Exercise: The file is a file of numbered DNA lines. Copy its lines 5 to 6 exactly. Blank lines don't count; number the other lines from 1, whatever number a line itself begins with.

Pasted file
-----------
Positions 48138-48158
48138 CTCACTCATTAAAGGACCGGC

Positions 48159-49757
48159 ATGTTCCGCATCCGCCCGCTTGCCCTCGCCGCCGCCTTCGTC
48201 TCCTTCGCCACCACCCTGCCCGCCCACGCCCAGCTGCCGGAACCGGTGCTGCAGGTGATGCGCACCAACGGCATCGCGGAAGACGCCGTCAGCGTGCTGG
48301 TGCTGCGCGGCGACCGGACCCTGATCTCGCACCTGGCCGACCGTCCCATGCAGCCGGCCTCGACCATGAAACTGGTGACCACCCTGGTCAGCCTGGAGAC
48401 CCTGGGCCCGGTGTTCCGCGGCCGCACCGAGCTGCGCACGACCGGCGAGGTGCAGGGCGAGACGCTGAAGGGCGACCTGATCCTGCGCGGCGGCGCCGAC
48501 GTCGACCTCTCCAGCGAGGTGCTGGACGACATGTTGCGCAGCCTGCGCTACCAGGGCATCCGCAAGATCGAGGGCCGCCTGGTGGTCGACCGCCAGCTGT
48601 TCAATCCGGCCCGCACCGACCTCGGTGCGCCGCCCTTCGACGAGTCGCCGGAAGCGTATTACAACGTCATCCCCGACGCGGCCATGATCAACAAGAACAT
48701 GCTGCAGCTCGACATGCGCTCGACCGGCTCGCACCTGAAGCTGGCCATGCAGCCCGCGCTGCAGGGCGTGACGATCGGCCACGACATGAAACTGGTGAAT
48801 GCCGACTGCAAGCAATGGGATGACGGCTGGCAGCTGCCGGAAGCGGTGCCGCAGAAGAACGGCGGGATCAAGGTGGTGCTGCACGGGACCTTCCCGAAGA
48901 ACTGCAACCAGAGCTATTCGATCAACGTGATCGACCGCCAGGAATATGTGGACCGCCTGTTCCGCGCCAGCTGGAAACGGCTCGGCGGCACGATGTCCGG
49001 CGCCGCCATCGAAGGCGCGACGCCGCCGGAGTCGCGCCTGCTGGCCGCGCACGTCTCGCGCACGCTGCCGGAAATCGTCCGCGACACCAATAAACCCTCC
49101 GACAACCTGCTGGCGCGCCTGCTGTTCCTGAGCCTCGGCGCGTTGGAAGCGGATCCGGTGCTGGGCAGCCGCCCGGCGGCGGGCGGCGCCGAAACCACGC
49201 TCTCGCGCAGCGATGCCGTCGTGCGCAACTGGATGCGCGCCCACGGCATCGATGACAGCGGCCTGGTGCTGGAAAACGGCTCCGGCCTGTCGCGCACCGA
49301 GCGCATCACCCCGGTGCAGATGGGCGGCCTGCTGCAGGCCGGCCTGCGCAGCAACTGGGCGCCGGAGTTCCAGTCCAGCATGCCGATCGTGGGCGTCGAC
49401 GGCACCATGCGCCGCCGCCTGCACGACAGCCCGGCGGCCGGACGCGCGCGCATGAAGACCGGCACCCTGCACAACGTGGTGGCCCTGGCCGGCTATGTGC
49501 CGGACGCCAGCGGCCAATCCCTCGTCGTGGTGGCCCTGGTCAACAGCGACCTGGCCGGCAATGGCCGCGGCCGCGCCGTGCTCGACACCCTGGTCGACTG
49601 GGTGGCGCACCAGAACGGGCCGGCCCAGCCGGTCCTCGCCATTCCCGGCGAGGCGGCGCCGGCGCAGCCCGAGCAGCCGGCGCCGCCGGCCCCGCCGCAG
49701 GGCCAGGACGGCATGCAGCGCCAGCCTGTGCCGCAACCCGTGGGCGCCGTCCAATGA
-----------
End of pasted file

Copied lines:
48201 TCCTTCGCCACCACCCTGCCCGCCCACGCCCAGCTGCCGGAACCGGTGCTGCAGGTGATGCGCACCAACGGCATCGCGGAAGACGCCGTCAGCGTGCTGG
48301 TGCTGCGCGGCGACCGGACCCTGATCTCGCACCTGGCCGACCGTCCCATGCAGCCGGCCTCGACCATGAAACTGGTGACCACCCTGGTCAGCCTGGAGAC